Difficulty performing familiar tasks

We all forget small things like keys from time to time, only to remember where we put them later on. This is entirely normal.

For signs of memory impairment, take note when a loved one suddenly experiences memory loss related to tasks they perform all the time. Look for signs such as an inability to follow a familiar recipe or recite a home address. These may be signs of more serious cognitive impairment. Consult your family medical history and make an appointment with a physician to be sure.

Inability to problem solve

When we do experience momentary memory loss, our reaction to the situation can be very telling. For example, when your loved one loses keys at home, are they able to retrace their steps in order to problem solve and find them? If connecting the dots seems harder than it should be, your loved one may be showing early signs of cognitive decline.

Confusion about time or place

Forgetting the time or date is relatively normal for people juggling a busy schedule. What’s not: forgetting where you are or how you got there. If you learn that a loved one becomes suddenly disoriented and unable to retrace the steps that got them to a certain location, they may be experiencing the first stages of dementia.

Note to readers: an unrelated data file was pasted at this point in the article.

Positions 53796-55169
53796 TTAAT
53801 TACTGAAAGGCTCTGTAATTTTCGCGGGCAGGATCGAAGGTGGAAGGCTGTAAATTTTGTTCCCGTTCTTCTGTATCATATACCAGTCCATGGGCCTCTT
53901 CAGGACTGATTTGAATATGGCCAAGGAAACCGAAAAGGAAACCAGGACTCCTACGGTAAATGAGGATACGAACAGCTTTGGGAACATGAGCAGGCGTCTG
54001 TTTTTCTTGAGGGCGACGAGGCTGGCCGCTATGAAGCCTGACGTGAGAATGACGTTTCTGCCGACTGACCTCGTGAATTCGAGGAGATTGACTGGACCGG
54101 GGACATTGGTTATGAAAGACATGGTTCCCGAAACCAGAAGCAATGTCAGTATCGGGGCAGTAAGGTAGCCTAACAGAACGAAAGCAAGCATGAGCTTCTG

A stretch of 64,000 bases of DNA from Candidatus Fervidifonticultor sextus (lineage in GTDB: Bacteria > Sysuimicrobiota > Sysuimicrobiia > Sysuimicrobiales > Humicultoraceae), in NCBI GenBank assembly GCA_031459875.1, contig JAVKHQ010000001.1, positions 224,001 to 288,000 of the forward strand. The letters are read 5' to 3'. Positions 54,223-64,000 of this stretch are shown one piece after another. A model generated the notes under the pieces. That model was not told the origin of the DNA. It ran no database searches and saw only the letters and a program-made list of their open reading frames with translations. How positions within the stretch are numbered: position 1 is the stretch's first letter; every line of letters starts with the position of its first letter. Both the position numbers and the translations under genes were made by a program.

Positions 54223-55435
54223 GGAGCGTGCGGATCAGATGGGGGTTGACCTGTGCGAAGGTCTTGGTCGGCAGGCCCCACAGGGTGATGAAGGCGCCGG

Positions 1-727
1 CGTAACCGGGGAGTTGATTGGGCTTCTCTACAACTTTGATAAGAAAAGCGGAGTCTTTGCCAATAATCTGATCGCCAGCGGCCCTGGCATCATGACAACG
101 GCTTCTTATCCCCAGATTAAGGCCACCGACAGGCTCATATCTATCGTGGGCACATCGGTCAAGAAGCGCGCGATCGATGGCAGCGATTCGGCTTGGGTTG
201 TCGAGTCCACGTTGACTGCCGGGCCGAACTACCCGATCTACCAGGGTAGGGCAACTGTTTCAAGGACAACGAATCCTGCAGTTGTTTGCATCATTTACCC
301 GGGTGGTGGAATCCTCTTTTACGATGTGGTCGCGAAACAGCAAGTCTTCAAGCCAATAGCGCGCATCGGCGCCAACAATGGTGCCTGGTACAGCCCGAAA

This sign of memory impairment is not to be taken lightly; wandering is one of the most dangerous side effects of Alzheimer’s and Dementia, and noticing the signs early on can help loved ones stay safe before things get worse. If you’re worried about a loved one with memory impairment, it’s important to get a physician’s diagnosis so you can understand how to move forward with memory care.

Driving issues

Driving can be hazardous as we get older; our vision declines and our reflexes slow down, leading to greater risk of getting into automobile accidents. This risk only increases in those with memory impairment; Dementia symptoms may affect driving, causing loved ones to lose the ability to recognize spatial relationships. People experiencing cognitive decline may also find that they get lost in familiar areas. Furthermore, memory changes related to dementia can be scary and uncomfortable, leading to the driver being distracted and emotional while on the road. To help your loved ones stay safe, consider volunteering to be their transportation or hiring an in-home caregiver to take on the responsibility instead.